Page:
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Gravitational lenses and two slit experiment

When an image of a distant galaxy is split by a gravitational lens are the photons from the two images capable of displaying interference? This may not be possible in real conditions because of ...
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Do we have real photos of gravitational lensing or microlesnsing caused by black holes?

I have seen real photos of gravitational lensing caused by galaxies or Galaxy clusters and I have seen artistic photos of gravitational lensing caused by black holes. But I am not sure if I have ever ...
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Are black holes black or invisible? [duplicate]

This may be a really basic question with the simplest of answers, but as much sense as it makes to think that black holes are not, in fact, black but invisible - because light would be gravitationally ...
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A simple example and explanation of gravitational lensing

I've recently been looking into gravitational lensing for the purpose of creating interesting visual effects through cgi. However, the wikipedia page doesn't go into much detail about the mathematical ...
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Help to understand the derivatiopn of the solution of this equation

Please, help here people. Im reading this article Wave Optics in Gravitational Lensing (T. T. Nakamura, 1999) . In the article start work with \begin{equation} (\nabla ^2 +\omega)\tilde\phi = 4\...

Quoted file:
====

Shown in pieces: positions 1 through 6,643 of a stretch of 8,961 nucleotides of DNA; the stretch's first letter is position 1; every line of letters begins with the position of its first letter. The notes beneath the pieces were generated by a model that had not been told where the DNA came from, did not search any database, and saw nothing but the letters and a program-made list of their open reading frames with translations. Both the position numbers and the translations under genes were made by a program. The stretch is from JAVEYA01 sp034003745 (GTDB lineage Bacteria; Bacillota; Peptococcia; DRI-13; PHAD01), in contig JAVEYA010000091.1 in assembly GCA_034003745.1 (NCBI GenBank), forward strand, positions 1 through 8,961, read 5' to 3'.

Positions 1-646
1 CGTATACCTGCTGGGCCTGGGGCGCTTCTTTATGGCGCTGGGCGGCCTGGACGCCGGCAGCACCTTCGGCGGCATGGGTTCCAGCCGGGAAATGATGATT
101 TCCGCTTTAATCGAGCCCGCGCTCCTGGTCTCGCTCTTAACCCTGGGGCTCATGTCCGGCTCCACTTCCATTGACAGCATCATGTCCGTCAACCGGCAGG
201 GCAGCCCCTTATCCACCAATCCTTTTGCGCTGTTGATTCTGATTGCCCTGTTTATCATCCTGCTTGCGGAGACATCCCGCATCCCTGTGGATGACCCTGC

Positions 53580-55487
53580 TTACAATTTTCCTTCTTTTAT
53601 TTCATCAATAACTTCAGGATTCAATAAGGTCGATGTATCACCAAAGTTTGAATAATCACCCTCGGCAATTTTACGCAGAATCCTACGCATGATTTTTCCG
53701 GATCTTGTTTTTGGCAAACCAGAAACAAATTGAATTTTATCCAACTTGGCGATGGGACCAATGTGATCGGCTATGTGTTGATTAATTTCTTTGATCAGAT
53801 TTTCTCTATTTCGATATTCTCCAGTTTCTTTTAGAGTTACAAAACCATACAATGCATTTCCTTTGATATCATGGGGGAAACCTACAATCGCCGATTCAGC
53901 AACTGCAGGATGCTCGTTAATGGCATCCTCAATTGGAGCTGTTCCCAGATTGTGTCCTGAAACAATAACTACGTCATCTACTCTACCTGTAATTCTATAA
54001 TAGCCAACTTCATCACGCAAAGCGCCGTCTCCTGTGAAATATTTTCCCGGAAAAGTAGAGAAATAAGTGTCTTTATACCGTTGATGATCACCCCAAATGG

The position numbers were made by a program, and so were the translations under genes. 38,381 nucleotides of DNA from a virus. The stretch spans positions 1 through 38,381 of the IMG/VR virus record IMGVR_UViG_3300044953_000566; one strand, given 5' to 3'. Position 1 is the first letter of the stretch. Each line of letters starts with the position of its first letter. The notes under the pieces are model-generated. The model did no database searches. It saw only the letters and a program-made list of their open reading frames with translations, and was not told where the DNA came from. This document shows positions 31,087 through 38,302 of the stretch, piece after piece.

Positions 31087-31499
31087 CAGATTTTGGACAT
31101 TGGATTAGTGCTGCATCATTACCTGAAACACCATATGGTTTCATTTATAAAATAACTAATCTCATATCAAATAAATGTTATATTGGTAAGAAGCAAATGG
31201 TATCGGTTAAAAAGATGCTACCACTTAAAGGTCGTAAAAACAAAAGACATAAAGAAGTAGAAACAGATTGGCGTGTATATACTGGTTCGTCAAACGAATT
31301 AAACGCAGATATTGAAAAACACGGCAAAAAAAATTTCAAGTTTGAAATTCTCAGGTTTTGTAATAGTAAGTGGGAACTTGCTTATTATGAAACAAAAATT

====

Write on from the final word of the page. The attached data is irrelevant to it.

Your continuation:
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Could there be a physical explanation for a relatively large tangential shear value at large distances from a galaxy cluster?

Shown here is a plot of a tangential shear profile, generated by stacking the tangential shear profiles of 64 fields of galaxy clusters. The outer distance is about 2.5 times the radius of a cluster ...
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Black holes are transparent?

Are black holes in a sense transparent? Meaning, they don't 'hide' any stars that happen to be 'behind' them? A regular object obviously blocks a point source of light emanating from 'behind' it. ...
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Can something you see through a telescope be behind you?

I read somewhere that gravity is able to bend light. Is there a chance that, if the conditions are right, the light from one star could bend so much through space that when it reaches the telescope ...
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Weak lensing: Can tangential shear be negative?

I am studying the stacked tangential shear profiles of a field of ~30,000 galaxies, with the aim of plotting the tangential shear profiles as a function of distance from the centre of the field. We ...